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Analysis of chlorophyll and degradation products in tomato plants deficient for chlorophyllase and phytol kinase

Grant number: 13/25001-0
Support Opportunities:Scholarships abroad - Research Internship - Doctorate
Effective date (Start): March 10, 2014
Effective date (End): May 09, 2014
Field of knowledge:Biological Sciences - Botany - Pant Physiology
Principal Investigator:Maria Magdalena Rossi
Grantee:Juliana Almeida Barros da Silva
Supervisor: Stefan Hörtensteiner
Host Institution: Instituto de Biociências (IB). Universidade de São Paulo (USP). São Paulo , SP, Brazil
Research place: University of Zurich (UZH), Switzerland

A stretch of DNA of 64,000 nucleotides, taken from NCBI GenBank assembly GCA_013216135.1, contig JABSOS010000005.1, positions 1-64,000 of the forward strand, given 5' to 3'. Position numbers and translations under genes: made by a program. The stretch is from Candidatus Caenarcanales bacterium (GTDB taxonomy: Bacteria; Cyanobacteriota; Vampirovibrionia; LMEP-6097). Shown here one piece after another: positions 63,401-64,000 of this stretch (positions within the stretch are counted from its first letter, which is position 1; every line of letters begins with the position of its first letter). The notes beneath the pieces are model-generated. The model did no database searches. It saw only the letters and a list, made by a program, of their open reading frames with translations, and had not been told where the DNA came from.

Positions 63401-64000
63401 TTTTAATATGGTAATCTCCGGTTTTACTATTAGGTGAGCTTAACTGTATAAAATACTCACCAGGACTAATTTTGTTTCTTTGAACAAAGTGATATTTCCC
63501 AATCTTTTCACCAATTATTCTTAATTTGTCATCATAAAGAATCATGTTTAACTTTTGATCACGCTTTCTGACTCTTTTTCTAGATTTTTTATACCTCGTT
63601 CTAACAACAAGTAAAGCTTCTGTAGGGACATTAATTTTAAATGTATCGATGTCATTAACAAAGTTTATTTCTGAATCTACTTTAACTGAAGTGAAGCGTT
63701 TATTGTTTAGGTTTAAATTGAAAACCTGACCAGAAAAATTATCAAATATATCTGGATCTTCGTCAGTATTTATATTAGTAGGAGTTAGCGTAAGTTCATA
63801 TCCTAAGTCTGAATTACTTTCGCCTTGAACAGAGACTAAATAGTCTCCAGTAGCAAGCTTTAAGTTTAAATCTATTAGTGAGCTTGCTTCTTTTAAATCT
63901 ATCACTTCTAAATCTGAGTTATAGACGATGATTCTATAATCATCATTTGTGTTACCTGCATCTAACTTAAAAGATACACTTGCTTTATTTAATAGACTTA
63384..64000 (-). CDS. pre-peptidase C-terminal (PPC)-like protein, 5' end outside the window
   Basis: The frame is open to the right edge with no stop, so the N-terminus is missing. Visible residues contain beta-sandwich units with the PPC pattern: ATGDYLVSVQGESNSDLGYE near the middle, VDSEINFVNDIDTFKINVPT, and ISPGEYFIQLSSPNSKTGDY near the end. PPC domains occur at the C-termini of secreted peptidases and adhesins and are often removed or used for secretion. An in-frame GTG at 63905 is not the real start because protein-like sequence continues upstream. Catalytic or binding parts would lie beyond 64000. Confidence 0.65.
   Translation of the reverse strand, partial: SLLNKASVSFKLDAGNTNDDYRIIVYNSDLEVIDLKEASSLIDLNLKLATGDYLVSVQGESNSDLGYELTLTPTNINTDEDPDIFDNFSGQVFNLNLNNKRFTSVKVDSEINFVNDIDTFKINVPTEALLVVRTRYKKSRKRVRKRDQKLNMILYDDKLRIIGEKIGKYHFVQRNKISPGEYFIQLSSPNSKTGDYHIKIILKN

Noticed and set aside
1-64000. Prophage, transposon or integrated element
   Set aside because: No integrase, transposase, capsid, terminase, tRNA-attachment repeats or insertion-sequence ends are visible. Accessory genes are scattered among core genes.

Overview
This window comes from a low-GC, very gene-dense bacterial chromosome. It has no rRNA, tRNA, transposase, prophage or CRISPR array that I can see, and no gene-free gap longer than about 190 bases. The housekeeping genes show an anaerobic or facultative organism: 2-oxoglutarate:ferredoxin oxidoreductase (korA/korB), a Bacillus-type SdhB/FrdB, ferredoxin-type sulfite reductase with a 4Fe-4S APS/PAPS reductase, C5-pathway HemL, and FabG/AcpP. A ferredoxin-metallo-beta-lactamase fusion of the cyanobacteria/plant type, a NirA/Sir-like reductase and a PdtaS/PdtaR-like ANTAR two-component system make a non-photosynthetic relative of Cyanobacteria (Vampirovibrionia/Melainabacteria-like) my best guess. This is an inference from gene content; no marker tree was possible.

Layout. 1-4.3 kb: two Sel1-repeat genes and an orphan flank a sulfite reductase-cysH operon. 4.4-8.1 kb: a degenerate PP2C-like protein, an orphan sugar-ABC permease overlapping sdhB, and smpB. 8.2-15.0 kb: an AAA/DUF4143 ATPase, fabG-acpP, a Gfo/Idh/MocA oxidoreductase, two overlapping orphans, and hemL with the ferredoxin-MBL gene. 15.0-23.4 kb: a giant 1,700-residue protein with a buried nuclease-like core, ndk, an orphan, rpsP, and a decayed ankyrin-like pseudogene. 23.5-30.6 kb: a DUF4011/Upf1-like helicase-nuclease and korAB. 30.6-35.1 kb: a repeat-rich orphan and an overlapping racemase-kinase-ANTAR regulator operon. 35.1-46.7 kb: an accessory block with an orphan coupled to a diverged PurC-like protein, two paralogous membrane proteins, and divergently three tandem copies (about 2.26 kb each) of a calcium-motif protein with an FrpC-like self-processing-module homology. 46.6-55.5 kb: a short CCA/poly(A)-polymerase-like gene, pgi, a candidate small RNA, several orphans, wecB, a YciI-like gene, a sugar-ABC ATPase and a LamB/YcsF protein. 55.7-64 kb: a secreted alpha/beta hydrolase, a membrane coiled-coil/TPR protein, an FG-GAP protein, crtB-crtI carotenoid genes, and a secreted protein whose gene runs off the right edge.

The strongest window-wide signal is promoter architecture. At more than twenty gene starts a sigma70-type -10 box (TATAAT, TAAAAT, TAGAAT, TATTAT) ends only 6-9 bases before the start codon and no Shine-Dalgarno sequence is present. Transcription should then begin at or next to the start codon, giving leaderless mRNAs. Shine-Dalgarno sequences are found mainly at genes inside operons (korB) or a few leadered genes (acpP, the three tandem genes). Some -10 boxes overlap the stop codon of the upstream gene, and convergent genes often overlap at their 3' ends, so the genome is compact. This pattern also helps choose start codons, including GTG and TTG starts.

Besides its economical and nutritional importance, tomato (Solanum lycopersicum) is a model system for plant physiology studies. The fresh fruit as well as the derivatives are sources of several antioxidants including vitamin E (VTE). The understanding of the mechanisms involved in the biosynthesis, transport and accumulation of VTE in plants is highly desirable due its significant role in human health and plant physiology. In a previous work, by performing a metabolic analysis of tocopherol forms (±, b, g and d) in ripe fruits of introgression lines (IL) of Solanum pennellii, we mapped several quantitative trait loci (QTL) for VTE content. Integrated analysis at the metabolic, genetic and genomic levels allowed us to propose 16 candidate loci putatively affecting tocopherol content in tomato fruit. Two chlorophyllase (CLH) genes, which catalyze dephytylation of chlorophyll, co-localize with QTL on chromosome 6 and 9. It has been shown that the free phytol derived from chlorophyll degradation can be channeled into tocopherol synthesis when is phosphorylated to phytyl-diphosphate by the sequential activity of two enzymes, including the phytol kinase (VTE5). Interestingly, a VTE5 gene was identified linked to chromosome 9 QTL as well. To understand the regulation of phytol metabolism in fleshy fruits, our group works on functional characterization of tomato CLH and VTE5, focusing on the interplay between chlorophyll dephytylation and tocopherol biosynthesis. In this sense, the present project proposes to characterize chlorophylls and their breakdown intermediates in leaves and fruits of CLH and VTE5-deficient plants generated either by stable transformation using RNAi or by screening of an ethyl-methanesulfonate (EMS)-mutagenised plant collection. (AU)

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